HomeHome & GardenWhat Does Anechoic Chamber Mean?

What Does Anechoic Chamber Mean?

The Basics

An anechoic chamber is a room that is shielded and has radio-wave absorption material attached to the ceiling, walls and the floor. Anechoic chambers could be table-top sizes, but generally, they are room-sized spaces where engineers are able to enter and work. The absorbers inside the surface are typically pyramidal which gives the room a distinctive “science fiction” look. You might have heard that they’re expensive. Why would anyone want to go to this effort? There are many advantages of testing antennas!

The Flashlight Comparison

We have found that often the ability to compare radio waves and antennas to light aids in our customers’ understanding of the basic concepts. We often demonstrate the functions of the Anechoic Chambers using this flashlight-to-light comparison.

Closeup of Pyramidal RF Absorber

Imagine that you were asked to “pattern” a flashlight. That is, you have to determine and draw a diagram of how the flashlight beams light, and where it doesn’t, and how much light is directed where. It could be intuitive since you’re a visual person and you are able to intuitively glance through your flashlight. We’re used to “seeing” light and it’s patterns, which is why it’s easy to see the patterns of a flashlight.

We cannot, however, observe radio waves in the direct light, so we need to measure it using antennas and radio receivers. The propagation of radio waves is quite similar, so keep imagining light coming that comes from the flashlight. Return to your job … creating patterns with the flashlight. Imagine you’re blind, however, you are armed with the light-meter. It can be used to determine the output of the flashlight in various directions, to form an image of beam. It is possible to use an antenna and a receiver to accomplish similar things for the patterning of an antenna.

You begin your work and quickly realize that the readings of your light meter are being affected due to the sunlight. In the sun on a bright day your light meter is detecting many rays of sunshine, and conflating it with the light of the flashlight. You’ll need “shielding”.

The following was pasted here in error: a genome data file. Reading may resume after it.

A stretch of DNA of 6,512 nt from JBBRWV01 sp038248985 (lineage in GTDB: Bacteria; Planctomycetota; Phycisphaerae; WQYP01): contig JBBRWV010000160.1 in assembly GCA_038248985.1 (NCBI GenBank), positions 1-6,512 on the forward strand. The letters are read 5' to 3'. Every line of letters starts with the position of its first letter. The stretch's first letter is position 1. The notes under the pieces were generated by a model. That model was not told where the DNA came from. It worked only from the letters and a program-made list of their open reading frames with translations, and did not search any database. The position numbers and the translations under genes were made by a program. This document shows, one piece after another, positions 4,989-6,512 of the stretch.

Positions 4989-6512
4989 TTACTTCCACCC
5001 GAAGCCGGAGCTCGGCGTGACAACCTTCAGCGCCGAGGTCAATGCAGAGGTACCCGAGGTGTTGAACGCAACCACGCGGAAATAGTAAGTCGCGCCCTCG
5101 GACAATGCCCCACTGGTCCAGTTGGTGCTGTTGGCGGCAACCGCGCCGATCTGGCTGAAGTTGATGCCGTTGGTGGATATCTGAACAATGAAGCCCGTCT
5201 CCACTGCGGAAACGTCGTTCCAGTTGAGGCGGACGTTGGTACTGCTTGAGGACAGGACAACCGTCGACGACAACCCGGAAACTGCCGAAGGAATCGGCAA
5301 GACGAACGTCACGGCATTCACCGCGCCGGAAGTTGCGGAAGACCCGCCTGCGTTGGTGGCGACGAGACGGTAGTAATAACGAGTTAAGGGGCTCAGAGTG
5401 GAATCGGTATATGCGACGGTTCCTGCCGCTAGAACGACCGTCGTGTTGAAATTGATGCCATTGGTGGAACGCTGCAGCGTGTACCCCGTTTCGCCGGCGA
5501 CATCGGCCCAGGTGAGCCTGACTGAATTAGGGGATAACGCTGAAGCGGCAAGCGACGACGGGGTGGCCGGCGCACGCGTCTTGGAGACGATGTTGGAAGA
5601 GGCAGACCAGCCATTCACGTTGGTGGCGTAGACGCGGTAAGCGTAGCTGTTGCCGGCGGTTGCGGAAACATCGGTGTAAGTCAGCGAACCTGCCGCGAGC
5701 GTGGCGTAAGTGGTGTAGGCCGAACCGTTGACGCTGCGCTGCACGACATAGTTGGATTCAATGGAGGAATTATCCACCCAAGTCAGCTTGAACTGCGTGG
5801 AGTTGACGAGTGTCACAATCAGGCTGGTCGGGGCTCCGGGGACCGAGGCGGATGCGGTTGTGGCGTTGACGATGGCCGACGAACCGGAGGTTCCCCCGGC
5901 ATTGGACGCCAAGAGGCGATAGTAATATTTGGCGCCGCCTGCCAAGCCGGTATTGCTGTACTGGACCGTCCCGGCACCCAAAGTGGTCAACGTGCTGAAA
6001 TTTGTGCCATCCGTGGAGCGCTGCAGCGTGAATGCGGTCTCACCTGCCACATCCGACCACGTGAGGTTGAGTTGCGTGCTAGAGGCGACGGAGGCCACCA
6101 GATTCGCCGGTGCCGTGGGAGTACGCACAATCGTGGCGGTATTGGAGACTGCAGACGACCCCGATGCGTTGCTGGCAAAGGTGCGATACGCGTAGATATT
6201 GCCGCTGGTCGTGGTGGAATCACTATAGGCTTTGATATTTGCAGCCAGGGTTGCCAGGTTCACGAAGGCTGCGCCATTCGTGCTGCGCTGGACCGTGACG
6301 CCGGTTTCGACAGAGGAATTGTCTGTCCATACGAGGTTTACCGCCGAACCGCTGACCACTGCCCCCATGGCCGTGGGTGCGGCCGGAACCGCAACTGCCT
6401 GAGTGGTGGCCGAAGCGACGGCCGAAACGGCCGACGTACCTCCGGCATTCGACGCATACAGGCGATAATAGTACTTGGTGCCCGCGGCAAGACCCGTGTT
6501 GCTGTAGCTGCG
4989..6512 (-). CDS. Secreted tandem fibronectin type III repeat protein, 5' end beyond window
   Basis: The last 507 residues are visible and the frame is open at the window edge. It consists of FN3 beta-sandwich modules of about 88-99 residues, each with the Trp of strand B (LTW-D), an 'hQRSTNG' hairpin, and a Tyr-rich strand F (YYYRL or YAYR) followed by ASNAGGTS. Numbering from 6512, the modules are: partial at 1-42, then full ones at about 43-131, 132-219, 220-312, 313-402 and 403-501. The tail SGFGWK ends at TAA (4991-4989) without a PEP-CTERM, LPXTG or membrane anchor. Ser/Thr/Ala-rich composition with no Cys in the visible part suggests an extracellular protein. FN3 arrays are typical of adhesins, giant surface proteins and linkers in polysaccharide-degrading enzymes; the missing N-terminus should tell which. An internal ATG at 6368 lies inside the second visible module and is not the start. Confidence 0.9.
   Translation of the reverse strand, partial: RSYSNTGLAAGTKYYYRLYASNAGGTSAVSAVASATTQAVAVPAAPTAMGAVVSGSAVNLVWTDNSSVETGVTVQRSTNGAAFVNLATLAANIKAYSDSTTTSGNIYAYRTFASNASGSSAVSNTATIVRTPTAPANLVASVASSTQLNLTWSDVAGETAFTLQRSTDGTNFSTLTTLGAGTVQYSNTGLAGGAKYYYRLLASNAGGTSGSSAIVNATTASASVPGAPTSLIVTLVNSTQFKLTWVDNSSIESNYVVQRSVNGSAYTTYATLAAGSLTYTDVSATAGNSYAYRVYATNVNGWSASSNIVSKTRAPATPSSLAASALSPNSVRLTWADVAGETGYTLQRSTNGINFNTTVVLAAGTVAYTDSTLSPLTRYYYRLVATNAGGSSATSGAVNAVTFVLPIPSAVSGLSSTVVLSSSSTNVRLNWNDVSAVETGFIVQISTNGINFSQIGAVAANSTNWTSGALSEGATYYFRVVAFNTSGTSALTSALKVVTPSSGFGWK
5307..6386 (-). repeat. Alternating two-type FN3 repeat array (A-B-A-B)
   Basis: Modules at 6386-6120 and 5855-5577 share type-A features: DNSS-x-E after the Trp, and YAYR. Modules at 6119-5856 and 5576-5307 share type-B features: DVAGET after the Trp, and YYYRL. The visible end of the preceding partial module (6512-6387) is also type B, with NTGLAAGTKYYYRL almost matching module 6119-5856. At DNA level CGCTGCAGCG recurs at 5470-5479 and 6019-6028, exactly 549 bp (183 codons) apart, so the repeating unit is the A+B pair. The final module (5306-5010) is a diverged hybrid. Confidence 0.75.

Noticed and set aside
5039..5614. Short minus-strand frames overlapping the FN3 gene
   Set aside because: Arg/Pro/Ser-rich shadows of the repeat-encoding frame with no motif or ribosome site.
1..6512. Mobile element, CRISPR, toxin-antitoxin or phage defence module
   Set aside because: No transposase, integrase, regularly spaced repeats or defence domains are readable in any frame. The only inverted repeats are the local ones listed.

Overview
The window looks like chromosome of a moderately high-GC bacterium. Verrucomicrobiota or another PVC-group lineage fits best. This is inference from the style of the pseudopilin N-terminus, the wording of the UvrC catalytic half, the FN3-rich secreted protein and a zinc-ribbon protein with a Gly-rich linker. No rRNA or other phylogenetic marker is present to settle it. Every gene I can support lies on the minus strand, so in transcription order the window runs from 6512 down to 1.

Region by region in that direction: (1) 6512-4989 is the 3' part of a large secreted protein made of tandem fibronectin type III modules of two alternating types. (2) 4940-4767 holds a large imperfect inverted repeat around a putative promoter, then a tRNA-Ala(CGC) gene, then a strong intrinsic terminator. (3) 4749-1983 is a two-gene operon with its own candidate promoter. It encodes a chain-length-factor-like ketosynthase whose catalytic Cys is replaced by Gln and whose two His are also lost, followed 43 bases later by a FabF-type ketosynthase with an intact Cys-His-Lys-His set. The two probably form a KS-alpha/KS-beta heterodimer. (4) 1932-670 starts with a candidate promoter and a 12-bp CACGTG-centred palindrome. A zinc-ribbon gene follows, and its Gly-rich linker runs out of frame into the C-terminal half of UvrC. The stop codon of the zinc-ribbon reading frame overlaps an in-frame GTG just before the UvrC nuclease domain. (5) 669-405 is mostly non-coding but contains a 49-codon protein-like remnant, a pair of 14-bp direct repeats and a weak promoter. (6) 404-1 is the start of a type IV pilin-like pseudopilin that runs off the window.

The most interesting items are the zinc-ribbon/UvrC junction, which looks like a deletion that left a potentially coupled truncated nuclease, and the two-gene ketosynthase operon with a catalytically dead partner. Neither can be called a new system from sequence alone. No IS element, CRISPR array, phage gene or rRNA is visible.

Shielding

Then you head indoors into a room without windows, with the lights off. Within that “dark room”, all of the visible light comes coming from the flashlight you are testing. The room is secluded from external light, similar to the walls made of metal in an anechoic chamber. It shields our equipment from outside radio signals. This is the ideal solution, but not for one thing… reflections!

Reflections

Imagine that the dark space you’ve chosen was filled with mirrors. The room is still “dark room” and it is completely insulated from light coming in from the outside. But, the mirrored ceiling/wall/floor reflections can cause confusion with the measurements of your flashlight. What options are available?

You decide to cover the mirrors using a flat black paint which absorbs a lot of light. You now can have an anechoic optical room. No more reflections, nor echos. Ground run-up enclosures are the word that means without echos. The flashlight you are testing seems to reside in space. There isn’t any ambient light and the walls aren’t evident.

Absorbers in Anechoic Chambers

When world reflections of walls in the shielded area are made “invisible” or “anechoic” by covering them with absorption materials. The most commonly used absorber is the carbon-loaded foam pyramid. Sharp edges on absorbers stop radio waves from scattering off, allowing radio waves to slowly shift from the air to the losing carbon in the foam. The gradual transition from the tip to the core is the key to absorption of RF. Amount of radiofrequency bounced off the walls of an echo chamber typically 0.1 percent to 0.1% (-30 to 20 decibels) of the initial wave. The small amount of reflections inside our chamber allow us to measure precisely the efficiency, gain of your antenna and patterns of radiation.

Ground Run-Up Enclosures

The ceiling, walls and floors of our room are adorned with more than 2000 absorbent pyramids! The absorbers measure between 12 to 18” in length. We also have an absorber in our chamber. It is with 12,000 pounds worth of ferrite tiles. The tiles trap at frequencies that are too small for foam pyramids and also extend the Ground run-up enclosure to frequencies that are far lower than those of other test chambers for antenna testing. We test antennas regularly up to 300 MHz and also product emissions as low as 30 MHz.

More About Anechoic Chamber

An anechoic chamber can be described as an enclosed space that is to block out sound from outside and electromagnetic radiation. It was originally designed to block out the acoustic (sound) echos that result from reflections inside rooms Anechoic chambers are now used to create a safe space to shield radio frequencies (RF) as well as microwave.

The presence of people is not permitted in the chamber during measurement In part, because they might interfere with transmission, but also because they may be exposed to radiation.

Risks to health and safety related to RF anechoic chambers include:

  • RF radiation hazard
  • Fire hazard
  • Personnel trapped

Based what frequency band that is being examined or the size of objects being tested Ground run-up enclosure vary in size, from as large as an aircraft hangar to smaller than a microwave oven.

 

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